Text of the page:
Date of Award
Master of Science
Psychology - General
The Ebbinghaus Illusion (also known as Titchener's circles) is a classic visual illusion. The illusion consists of two inner circles of the same size, with one circle surrounded by a group of larger circles, and the other circle surrounded by a group of smaller circles. Due to the context of the surrounding circles, individuals perceive the inner circle surrounded by the smaller outer circles to be larger, when in fact, both inner circles are the same size. This thesis presents the first evidence of the existence of the Ebbinghaus illusion in the tactile modality. Participants underwent various tactile-tactile and tactile-visual conditions to actively explore Ebbinghaus illusion sets. Our results show that participants are more likely to be deceived when the illusory stimulus (the Ebbinghaus set) is present compared to when the control stimulus (no illusion) is present in a tactile perception condition. Further, our results demonstrate that in a visual-tactile condition, the perceptual system is not deceived, even though the illusion deceives participants in both touch and vision alone. These results contribute to the two-stream hypothesis perception-action debate, which states that the pathways for action and perception are separated in the visual system.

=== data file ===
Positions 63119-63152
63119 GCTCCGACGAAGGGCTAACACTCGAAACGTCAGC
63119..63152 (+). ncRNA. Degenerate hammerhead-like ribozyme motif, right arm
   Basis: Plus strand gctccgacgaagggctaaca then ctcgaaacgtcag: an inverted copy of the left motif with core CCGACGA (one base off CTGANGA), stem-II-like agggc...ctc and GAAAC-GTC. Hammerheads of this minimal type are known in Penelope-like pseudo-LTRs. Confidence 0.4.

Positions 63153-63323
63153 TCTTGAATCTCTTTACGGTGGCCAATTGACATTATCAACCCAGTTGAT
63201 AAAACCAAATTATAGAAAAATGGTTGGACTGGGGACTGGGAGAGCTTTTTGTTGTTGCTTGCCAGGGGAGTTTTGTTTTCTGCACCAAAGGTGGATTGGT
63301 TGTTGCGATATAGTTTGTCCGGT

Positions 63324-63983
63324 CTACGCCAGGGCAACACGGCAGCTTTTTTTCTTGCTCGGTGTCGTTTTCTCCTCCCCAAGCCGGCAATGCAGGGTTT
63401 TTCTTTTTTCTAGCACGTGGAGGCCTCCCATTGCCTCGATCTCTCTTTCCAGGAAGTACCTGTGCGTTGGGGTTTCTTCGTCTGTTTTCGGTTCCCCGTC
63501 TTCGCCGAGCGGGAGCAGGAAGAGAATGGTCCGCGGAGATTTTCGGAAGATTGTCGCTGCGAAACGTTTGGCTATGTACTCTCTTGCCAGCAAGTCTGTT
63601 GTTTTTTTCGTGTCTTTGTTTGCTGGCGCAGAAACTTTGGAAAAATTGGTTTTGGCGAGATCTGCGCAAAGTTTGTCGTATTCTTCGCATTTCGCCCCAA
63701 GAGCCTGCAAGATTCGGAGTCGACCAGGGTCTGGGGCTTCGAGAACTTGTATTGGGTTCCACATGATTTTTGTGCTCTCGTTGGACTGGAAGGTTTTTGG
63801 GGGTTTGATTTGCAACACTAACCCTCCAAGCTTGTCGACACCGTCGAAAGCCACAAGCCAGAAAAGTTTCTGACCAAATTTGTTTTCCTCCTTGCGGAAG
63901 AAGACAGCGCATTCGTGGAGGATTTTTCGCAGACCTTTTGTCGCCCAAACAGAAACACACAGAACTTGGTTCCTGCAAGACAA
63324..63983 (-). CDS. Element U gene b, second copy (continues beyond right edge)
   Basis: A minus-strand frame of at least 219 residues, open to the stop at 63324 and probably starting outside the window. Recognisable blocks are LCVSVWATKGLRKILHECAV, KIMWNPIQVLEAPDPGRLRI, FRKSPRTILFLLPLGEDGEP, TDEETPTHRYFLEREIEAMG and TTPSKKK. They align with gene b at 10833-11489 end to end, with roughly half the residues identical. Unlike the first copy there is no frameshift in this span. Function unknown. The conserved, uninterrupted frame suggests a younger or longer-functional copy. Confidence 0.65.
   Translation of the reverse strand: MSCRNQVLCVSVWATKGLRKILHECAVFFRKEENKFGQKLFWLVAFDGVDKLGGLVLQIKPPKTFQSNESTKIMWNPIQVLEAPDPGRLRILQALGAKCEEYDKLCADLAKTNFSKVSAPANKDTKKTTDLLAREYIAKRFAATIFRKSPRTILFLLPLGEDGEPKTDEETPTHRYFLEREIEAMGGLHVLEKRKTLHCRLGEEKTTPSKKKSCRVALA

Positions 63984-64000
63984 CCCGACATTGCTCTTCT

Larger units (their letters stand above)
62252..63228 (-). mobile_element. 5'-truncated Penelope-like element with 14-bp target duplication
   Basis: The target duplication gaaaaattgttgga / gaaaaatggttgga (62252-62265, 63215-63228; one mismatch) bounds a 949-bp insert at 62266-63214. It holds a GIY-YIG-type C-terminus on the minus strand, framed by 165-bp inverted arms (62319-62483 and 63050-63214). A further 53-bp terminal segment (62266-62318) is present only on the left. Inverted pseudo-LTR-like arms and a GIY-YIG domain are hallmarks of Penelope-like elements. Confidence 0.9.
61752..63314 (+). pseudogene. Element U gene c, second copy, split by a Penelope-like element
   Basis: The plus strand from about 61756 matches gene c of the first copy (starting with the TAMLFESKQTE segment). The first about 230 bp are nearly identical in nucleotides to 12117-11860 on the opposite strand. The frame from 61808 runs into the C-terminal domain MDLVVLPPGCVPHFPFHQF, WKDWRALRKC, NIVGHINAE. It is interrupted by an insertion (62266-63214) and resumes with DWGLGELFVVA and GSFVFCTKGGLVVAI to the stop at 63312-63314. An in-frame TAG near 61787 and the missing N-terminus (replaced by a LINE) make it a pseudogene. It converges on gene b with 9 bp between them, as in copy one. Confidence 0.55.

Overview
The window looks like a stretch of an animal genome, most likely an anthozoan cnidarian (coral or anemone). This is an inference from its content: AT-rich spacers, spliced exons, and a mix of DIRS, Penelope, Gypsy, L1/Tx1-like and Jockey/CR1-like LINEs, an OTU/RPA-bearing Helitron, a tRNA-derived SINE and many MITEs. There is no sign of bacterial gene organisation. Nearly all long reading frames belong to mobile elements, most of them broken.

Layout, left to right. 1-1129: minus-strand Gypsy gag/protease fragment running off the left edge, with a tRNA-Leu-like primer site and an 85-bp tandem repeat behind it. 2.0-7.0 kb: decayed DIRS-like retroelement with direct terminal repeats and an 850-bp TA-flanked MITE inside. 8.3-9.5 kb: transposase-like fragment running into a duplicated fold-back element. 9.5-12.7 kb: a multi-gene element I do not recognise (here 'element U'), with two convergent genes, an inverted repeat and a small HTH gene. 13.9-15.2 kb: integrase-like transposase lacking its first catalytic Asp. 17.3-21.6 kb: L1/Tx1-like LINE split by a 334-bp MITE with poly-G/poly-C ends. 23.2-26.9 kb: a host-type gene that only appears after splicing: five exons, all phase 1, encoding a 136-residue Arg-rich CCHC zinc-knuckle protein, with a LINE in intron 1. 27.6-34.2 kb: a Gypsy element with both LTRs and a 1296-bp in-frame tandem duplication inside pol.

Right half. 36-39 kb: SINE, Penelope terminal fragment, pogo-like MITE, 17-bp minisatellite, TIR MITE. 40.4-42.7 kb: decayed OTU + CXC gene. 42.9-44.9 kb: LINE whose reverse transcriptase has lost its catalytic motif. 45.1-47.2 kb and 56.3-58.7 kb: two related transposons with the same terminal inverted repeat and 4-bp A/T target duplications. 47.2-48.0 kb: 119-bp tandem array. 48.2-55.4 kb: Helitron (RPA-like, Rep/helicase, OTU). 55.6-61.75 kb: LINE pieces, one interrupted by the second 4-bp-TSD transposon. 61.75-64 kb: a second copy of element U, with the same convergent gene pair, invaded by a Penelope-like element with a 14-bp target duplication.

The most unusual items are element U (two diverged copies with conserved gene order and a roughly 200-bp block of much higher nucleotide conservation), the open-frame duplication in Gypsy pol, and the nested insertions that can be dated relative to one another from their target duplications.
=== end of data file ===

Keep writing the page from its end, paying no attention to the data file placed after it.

Smith, Erin R., "EBBINGHAUS ILLUSION IN TOUCH AS EVIDENCE FOR THE TWO STREAM PERCEPTION-ACTION HYPOTHESIS" (2014). All NMU Master's Theses. 31.